Walk 8 – Llyn Geirionydd & Llyn Crafnant

Paul Hodges

Trail Running guide - Biography
My first introduction to mountains was a family holiday to Snowdonia in 1976, I remember spending long summer days by the Black Waterfall near Dolgellau (26 years later I bought a house less than half a mile away from it) as well as ascending Snowdon (I hate to admit by train), even in the summer of ’76 it was cloudy on top!

We want you to enjoy are surroundings, whether you are new to the area, experienced hill walker, novice or full on adrenalin junkie we think we’ve got a walk that will interest you & introduce you to some hidden gems. These walks are tailored to all levels of fitness & provide you with a wide choice of scenery & surroundings, to help you select a walk that suits you we have graded them on a star rating for Exersion Levels, Exposure, Scenery & Wildlife & explain these below.
Paul Hodges
Walk 8 – Llyn Geirionydd & Llyn Crafnant

Level: Moderate
Terrain: Clear paths, Forest Tracks & Tarmac Road.
Distance: 10 Miles.
Estimated Time: 4/5 Hours.
Description: This is an easy to follow walk with some small ascents & good views to Moel Siabod & Snowdon along the way. As its title suggests it main target is two popular lakes in Snowdonia’s North Eastern region but as well as these splendid beauty spots there are many other sights & remote places to enjoy along the way. The walk is long but by no means difficult when taken at a leisurely pace, so relax, stop as frequently as you want & enjoy this more gentle side of Snowdonia.

This is a particular favourite of mine as it takes you through quiet forests, around two beautiful lakes (Geirionyd & Crafnant) & across open expanses of moorland & all on a wide variety of terrain to help hone in on you technique. The terrain ranges from short boggy sections early & late to forest tracks, stony paths & quiet tarmac roads. I find it a good stamina builder with a demanding climb early on, another tougher climb between the two lakes & a further slog on the return from Llyn Crafnant before a gentle return home.

Click here for more information about the star ratings.

Exertion Rating 3 out of 5 Exposure Rating 3 out of 5 Scenery 4 out of 5 Nature 4 out of 5
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11 Responses to Walk 8 – Llyn Geirionydd & Llyn Crafnant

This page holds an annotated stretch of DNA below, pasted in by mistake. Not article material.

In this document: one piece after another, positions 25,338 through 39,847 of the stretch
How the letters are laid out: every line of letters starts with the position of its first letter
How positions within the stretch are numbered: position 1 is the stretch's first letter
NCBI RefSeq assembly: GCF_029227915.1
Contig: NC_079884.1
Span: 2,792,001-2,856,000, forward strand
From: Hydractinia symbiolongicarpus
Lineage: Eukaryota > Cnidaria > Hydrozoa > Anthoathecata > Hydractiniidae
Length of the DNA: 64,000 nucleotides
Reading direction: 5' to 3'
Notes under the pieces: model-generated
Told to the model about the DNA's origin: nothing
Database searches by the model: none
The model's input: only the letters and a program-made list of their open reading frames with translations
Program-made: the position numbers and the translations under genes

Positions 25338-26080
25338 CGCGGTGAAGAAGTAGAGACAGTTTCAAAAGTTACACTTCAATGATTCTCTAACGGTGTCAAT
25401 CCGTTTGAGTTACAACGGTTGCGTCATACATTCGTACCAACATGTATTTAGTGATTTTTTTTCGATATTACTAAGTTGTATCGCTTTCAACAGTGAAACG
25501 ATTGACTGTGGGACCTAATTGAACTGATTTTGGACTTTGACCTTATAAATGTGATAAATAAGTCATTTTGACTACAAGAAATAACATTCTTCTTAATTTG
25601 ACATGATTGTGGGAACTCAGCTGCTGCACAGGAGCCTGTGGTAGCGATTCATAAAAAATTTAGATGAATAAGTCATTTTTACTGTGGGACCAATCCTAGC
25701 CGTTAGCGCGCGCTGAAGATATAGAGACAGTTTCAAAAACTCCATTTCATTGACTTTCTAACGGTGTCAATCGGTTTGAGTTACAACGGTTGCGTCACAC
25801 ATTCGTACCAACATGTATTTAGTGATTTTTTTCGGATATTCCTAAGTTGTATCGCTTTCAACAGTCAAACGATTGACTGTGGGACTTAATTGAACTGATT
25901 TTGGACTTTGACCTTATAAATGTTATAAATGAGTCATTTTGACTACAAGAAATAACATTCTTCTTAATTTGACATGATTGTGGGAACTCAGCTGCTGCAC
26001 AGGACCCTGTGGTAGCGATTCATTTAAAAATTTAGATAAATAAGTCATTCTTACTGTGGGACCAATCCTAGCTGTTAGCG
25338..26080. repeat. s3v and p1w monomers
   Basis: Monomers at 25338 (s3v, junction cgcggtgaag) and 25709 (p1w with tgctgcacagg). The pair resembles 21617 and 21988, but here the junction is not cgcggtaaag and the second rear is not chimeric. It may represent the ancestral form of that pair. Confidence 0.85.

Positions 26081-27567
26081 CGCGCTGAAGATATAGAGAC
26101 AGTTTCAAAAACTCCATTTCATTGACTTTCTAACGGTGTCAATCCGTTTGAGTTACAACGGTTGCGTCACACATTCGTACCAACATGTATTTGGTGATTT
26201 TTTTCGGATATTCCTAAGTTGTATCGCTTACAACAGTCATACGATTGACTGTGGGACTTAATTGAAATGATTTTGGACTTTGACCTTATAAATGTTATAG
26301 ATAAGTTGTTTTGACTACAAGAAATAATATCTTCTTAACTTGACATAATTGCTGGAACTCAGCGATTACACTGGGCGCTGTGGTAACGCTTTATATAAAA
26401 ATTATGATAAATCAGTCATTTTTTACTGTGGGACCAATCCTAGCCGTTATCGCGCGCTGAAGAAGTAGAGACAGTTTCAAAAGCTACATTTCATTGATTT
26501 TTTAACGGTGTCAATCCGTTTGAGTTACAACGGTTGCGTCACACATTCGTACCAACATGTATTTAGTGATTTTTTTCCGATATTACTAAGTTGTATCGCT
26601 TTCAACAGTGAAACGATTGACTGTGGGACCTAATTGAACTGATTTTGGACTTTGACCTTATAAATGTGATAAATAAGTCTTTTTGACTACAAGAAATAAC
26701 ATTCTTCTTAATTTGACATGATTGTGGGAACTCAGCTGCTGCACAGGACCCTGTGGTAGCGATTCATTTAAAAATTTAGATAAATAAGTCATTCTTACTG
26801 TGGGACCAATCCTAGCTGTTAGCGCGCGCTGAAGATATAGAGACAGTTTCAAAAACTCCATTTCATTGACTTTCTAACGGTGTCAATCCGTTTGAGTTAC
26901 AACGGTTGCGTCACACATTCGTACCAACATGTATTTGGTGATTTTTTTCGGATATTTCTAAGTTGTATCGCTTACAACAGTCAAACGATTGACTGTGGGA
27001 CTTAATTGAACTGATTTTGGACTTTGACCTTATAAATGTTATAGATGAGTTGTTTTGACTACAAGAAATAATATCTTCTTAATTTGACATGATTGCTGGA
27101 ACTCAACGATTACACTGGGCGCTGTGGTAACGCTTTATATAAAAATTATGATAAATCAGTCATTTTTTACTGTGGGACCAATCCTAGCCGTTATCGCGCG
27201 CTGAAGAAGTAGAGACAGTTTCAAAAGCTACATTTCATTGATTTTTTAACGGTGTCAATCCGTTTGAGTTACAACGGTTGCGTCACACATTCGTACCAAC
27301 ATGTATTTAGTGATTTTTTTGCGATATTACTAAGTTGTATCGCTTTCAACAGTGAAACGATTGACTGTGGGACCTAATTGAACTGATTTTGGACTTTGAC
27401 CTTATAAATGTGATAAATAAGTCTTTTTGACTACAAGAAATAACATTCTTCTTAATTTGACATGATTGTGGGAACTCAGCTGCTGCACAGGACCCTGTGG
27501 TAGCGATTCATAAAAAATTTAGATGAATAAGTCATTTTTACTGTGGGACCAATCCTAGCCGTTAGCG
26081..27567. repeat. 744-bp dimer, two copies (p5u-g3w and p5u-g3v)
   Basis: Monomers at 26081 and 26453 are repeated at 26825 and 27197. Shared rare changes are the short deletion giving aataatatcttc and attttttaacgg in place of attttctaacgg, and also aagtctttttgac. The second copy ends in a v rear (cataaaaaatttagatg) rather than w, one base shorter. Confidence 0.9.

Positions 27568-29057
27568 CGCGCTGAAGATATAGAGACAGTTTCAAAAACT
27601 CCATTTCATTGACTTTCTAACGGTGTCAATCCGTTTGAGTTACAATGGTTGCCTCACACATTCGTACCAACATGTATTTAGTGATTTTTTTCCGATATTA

1. Jan says:

    Is it possible to walk round 1 lake

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  3. Jacqueline says:

    We love Snowdon. My partner thinks he’s been over 30 times; I have just 3 under my belt. The second time I went, we had a stunning day in September and climbed crib goch & crib y ddysgl which was absolutely amazing; the views were the best I’ve seen anywhere in the world and the photos show that. We now go every year to somewhere in Snowdon.
    We are staying at the cottage on Llyn Geirionydd lake next month. So we’ll be walking around there. But just wondered where that photo of you on the rock that looks like it is hanging in mid-air on this page was taken? We’d love to visit it.
    Thank you

    • paul says:

      Hi(Typo correction!) Jacqueline, that’s the Cantilever Stone near the summit of Glyder Fach taken on a glorious March day back in 2011. Grid Reference 657 584, feel free to pop into the Cafe & either I or Nick can show you the route options to it. Moel Siabod is another mountain it’s worth getting to know, long day walk from Geirionydd but do-able or simply park at the Cafe & go from here.

  4. john says:

    We have a motorised off road wheel chair, but this will not go through stiles! Is this a route that has no stiles or other restrictions of a similar nature?

    • paul says:

      Hi John,

      No I’m afraid it has many restrictions, an option could be to drive up to Llyn Crafnant where you could circle the lake but even then I think the Northern gate might not allow access so you might have to turn around & go back the way you came. Still it is a nice lake & has a cafe to take a break at. Best of luck.


  5. Enter your name Diana says:

    Enter your question …How do I get the route for walk 8 please ?

    • paul says:

      Simply park in our large long stay car park, come into the cafe & ask for the route notes at the counter, they are free of charge.

  6. Huw Edwards says:

    It’s not called ‘Black Waterfall’ …it’s called Rhaeadr Ddu…These names are part of our heritage, so please respect them.

    • paul says:

      Hi Huw, No disrespect was intended. I was first taken to the waterfalls in 1976 when I was 10 years old, it was the drought year & my Mother had read about them as the Black Waterfalls, probably in a tourist information leaflet or something similar. The name certainly fit what we saw from a Bristolian perspective & we spent several wonderful days playing in & around the various pools below them. I returned to them next in early 2002 when they were in speight & although what I saw was obviously very different from my childhood memories the experience & memories they sparked including the loss of my Mother 9 years earlier brought a flood of tears to my eyes. To me they will always be the Black Waterfalls as they mean a lot to me in a formative way. I hope you can understand I simply referred to them in that context. If I refer to them in any future blogs I will try to give the correct name too, my apologies.